...by Daniel Szego
"On a long enough timeline we will all become Satoshi Nakamoto.."
Daniel Szego

Sunday, December 2, 2018

Creating a blockchain algorithm that can not fork

Creating a blockchain algorithm that can not fork is actually not so complicated. What we need to have is a mechanism to make sure that we know all of the miners or validators in the system. This might be a special transaction that can be initiated by a node that wants to join. This special transaction is mined or validated in a standard way and added to the list of  active miners or validators that can be stored in the ledger in part of the on-chain governance. 

After that the blockchain consensus algorithm has to have two rounds:

1. with the help of a Nakamoto consensus the next block can be found, however this block is still not applied to the state. The block is considered as a proposed block at first.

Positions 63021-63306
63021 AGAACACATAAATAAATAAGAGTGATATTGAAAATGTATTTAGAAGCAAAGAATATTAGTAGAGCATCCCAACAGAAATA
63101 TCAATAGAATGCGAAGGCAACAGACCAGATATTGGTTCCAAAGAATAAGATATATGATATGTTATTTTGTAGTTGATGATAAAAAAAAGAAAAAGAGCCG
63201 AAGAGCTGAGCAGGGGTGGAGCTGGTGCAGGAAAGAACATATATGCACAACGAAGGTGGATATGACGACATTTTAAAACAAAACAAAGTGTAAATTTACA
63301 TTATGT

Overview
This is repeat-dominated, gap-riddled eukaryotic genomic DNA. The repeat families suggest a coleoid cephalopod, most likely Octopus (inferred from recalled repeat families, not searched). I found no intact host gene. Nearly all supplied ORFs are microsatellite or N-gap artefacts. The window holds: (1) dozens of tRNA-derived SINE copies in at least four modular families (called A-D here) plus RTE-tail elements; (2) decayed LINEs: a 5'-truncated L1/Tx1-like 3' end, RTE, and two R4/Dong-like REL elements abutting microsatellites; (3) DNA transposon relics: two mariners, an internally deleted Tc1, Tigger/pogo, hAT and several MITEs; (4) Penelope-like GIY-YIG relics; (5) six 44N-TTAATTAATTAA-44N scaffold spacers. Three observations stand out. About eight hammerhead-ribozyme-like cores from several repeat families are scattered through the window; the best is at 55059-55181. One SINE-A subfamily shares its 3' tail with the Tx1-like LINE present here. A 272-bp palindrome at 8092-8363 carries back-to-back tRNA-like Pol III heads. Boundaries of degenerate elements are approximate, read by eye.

2. The proposed block must be signed by more than 66% of the active nodes to be considered as valid and be applied to the state. Certainly, such a signing and voting process is not something that can necessarily efficiently realized on a global scale considering many active nodes. 

3. Last but not least, a deleting voting peers mechanism can be built in a garbage collection style. If a node do not have active vote for a long time, it can be considered as it has already left the active miner or validator nodes. 

The algorithm can guarantee the working mechanism without forks, as in case of a network partition there would not be enough votes for a given block. Certainly, there is no magic, in such a case, the network would simply stop working. We simply prefer consistency against availability in case of network partition, according to CAP tolerance.